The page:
Friendly Canucks Liliane Gagnon and Jasmine Lyons Work Together in Top-15 at Nordic U23 World Ski Championships in Whistler
WHISTLER, B.C.—Two close friends on Team Canada, Liliane Gagnon and Jasmine Lyons, took on the world together, and skied into the top-15 on Tuesday at the Under-23 Nordic World Ski Championships in Whistler, B.C.
Both 20 years old, Gagnon and Lyons finished 12th and 13th respectively in the women’s classic cross-country ski mass start race.
Competing at her four World Championships, and first in the U23 category, Gagnon shook off the pre-race jitters to ski steady and composed over the 30-kilometre trek. The Quebec City athlete completed her six laps around Whistler Olympic Park in a time of 1:03:20.7.
“I started off pretty stressed out but then I felt good (once the race started),” said Gagnon, who has been competing in her rookie season on the World Cup this year. “The skis were great – the kick, the glide – everything added up and was great for me today.”
Even moreso that she had her pal, Jasmine Lyons, on her hip for the duration of the Nordic marathon.
“We were working together throughout the race in the group of 10-13th place. We could see the top-eight, and knew they were pretty good climbers but we were trying to get time on them on the downhills and the flats,” added Gagnon.
“We (Jasmine and Liliane) have done a lot of racing together. Knowing someone’s strengths and trying to pull with them to the finish makes a big difference.”
It took a little time, but Lyons was definitely determined to connect with Gagnon, in the first lap. After getting tangled up as the pack exited the stadium, Lyons began picking apart the 43-woman field until she caught her teammate.
“There was a pile up in the first corner that kind of slowed us down before going up the first hill. I just tried to stay patient and worked my way up to that top-10 alongside Liliane,” said Lyons, who battled back from 45th position. “Once I saw Liliane, I wanted to get to her to ski together and work our way up the field. I think it worked out.”
Taking turns leading the chase group, the Canadian duo charged up and down the ruthless terrain at the 2010 Olympic venue.
Lyons, who hails from the Nation’s Capital City and regularly skis for the UNH Wildcats on the NCAA Circuit, stopped the clock at 1:03:28.2 for 13th spot.
Norway’s Kristin Fosnaes was first across the finish line in a time of 1:01:40.0. Germay’s Lisa Lohmann finished 2.3 seconds back at 1:01:42.3 for the silver medal. Margrethe Bergane, of Norway, rounded out the women’s podium in third at 1:01:47.2.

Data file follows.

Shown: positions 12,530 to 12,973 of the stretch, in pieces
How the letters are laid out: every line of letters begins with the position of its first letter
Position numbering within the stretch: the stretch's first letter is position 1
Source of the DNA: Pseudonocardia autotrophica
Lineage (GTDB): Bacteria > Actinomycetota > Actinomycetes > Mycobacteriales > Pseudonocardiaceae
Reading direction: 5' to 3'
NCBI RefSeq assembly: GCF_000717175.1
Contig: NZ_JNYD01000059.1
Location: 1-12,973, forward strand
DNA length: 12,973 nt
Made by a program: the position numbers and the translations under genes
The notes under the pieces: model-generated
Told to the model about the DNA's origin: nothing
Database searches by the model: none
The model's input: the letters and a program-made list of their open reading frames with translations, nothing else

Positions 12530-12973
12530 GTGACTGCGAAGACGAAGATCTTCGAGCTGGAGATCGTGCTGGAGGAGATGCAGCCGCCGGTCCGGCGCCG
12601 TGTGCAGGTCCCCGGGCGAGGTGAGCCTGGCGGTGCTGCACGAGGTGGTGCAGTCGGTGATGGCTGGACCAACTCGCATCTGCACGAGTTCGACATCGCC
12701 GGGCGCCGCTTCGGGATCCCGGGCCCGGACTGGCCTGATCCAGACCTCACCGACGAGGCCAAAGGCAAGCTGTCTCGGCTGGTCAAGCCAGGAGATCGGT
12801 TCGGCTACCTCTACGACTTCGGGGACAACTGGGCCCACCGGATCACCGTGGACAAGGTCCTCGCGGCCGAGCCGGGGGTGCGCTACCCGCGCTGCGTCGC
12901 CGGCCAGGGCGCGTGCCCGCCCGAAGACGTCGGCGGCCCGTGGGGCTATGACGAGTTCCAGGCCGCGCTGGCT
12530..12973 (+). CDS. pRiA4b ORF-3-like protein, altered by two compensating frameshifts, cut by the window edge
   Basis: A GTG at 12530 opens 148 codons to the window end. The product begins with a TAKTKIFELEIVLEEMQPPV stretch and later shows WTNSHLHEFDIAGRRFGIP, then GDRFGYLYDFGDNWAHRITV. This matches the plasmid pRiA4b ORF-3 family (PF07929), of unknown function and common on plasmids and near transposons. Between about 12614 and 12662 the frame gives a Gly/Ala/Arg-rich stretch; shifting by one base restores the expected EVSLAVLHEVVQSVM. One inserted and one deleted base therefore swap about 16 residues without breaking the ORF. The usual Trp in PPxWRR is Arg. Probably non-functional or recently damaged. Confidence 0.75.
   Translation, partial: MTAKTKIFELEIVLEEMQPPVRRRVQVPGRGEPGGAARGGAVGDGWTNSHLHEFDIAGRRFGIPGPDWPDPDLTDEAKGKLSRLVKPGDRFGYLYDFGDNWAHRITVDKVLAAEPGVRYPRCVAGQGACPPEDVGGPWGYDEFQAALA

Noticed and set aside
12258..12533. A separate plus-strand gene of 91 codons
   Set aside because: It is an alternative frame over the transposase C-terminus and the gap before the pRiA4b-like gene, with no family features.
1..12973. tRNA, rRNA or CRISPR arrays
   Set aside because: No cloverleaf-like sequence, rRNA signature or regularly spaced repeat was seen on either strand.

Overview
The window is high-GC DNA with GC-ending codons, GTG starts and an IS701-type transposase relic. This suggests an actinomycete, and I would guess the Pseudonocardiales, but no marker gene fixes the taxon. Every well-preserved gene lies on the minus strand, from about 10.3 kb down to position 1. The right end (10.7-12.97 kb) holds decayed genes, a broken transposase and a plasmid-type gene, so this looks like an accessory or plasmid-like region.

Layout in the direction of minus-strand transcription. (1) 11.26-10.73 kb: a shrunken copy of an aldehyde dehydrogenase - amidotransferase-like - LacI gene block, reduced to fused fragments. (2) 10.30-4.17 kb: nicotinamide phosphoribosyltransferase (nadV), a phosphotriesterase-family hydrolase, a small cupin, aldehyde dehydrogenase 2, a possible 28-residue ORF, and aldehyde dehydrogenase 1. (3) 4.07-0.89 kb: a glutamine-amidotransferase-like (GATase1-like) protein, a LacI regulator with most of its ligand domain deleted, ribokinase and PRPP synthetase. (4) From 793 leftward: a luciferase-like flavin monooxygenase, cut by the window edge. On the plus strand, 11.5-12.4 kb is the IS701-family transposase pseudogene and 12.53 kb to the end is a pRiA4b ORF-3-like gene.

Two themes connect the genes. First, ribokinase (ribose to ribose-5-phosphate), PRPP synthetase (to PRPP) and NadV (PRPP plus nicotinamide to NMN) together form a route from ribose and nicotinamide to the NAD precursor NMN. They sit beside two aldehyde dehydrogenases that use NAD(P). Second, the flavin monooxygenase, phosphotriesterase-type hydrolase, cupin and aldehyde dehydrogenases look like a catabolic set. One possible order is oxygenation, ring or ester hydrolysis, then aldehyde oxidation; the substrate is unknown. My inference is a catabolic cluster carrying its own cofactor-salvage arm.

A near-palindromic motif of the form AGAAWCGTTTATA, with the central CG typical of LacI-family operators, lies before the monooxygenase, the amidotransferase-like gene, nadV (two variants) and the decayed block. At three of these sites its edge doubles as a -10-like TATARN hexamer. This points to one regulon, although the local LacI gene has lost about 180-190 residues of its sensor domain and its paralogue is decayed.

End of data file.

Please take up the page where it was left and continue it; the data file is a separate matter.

Two other Canadian women squeaked into the top-30. Amelia Wells (Saanich, B.C.) was 27th at 1:06:00.9, and Anna Parent (Canmore, Alta.) placed 30th at 1:06:45.6.
In the men’s race, it was the veteran of the Canadian team leading the way with a top-20 placing.
Rémi Drolet, of Rossland, B.C., was skiing to a top-15 result until the final five kilometres when he dropped off the pace, and into 17th spot.
“The first lap was a bit controlled but at the same time I was trying to move up. Sometimes that is hard to do in classic. I couldn’t move up and wasted a lot of energy at the beginning,” said Drolet. “When it (the pace) really went, then I kind of popped off the back. I was able to catch up a little bit and do a little back and forth, but in the end, I didn’t quite have it today.”
Drolet, a 2022 Olympian, has competed at three World Juniors, one Under-23 World Championship event, and also represented Canada at the senior World Ski Championships in 2021.
“I was hoping to be fighting it out with those top guys today,” added Drolet. “The skis were fast and I had good kick, but my body at the end just wasn’t able to ski to its potential so it is a bit disappointing.”
The Norwegians cranked up the pace and finished one-two when the world’s best athletes under the age of 23 crossed the finish line. Jonas Vika was captured the World Championship title with a time of 54:25.7. Edvard Sandvik skied to the silver medal at 54:27.0.
Julien Arnaud, of France, stopped the clock at 54:29.3 to secure third spot on the men’s podium.
Other Canadian men’s results included Max Hollmann, of Thunder Bay, Ont., in 25th (56:26.8) followed by Montreal’s Erikson Moore at 40th (58:16.3).
More than 500 athletes – ages 16-23 – representing 37 countries are compete on Whistler’s ski trails and jumping towers over the next 10 days. It is just the third time Canada has played host to the Nordic Junior/U23 World Ski Championships. The Canmore Nordic Centre welcomed the next generation of Olympians in 1997. The World Juniors for ski jumping and Nordic combined were also held in Mont-Sainte Anne, Que. in 1979. It will be the first major international event at Whistler Olympic Park since the 2010 Games.
Race Schedule: The race schedule can be viewed here
Event spectator tickets are $5/person for a 1-day event ticket, or $25 for access on all event days. Kids ages 6 & under get free access! Those who have a regular Whistler Olympic Park day ticket or season pass for cross-country skiing or snowshoeing can spectate for free. Purchase tickets online here, or at the gate at Whistler Olympic Park.
The majority of the events are being livestreamed. More livestream information here